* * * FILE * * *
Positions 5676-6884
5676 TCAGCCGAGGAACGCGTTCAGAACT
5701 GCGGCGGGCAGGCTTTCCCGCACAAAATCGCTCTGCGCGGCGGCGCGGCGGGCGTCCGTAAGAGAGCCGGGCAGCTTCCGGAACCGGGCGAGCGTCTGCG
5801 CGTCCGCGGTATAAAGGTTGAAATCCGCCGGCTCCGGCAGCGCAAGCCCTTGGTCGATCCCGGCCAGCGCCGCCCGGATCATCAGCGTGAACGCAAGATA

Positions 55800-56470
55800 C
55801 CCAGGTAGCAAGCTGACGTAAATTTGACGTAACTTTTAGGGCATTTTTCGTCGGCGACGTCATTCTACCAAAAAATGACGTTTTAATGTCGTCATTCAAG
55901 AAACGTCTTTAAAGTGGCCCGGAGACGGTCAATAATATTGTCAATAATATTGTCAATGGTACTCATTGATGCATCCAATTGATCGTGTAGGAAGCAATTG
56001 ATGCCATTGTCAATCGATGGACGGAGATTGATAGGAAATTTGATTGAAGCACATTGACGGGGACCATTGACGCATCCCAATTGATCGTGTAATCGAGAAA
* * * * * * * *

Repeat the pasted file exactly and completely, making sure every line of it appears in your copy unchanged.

Positions 5676-6884
5676 TCAGCCGAGGAACGCGTTCAGAACT
5701 GCGGCGGGCAGGCTTTCCCGCACAAAATCGCTCTGCGCGGCGGCGCGGCGGGCGTCCGTAAGAGAGCCGGGCAGCTTCCGGAACCGGGCGAGCGTCTGCG
5801 CGTCCGCGGTATAAAGGTTGAAATCCGCCGGCTCCGGCAGCGCAAGCCCTTGGTCGATCCCGGCCAGCGCCGCCCGGATCATCAGCGTGAACGCAAGATA

Positions 55800-56470
55800 C
55801 CCAGGTAGCAAGCTGACGTAAATTTGACGTAACTTTTAGGGCATTTTTCGTCGGCGACGTCATTCTACCAAAAAATGACGTTTTAATGTCGTCATTCAAG
55901 AAACGTCTTTAAAGTGGCCCGGAGACGGTCAATAATATTGTCAATAATATTGTCAATGGTACTCATTGATGCATCCAATTGATCGTGTAGGAAGCAATTG
56001 ATGCCATTGTCAATCGATGGACGGAGATTGATAGGAAATTTGATTGAAGCACATTGACGGGGACCATTGACGCATCCCAATTGATCGTGTAATCGAGAAA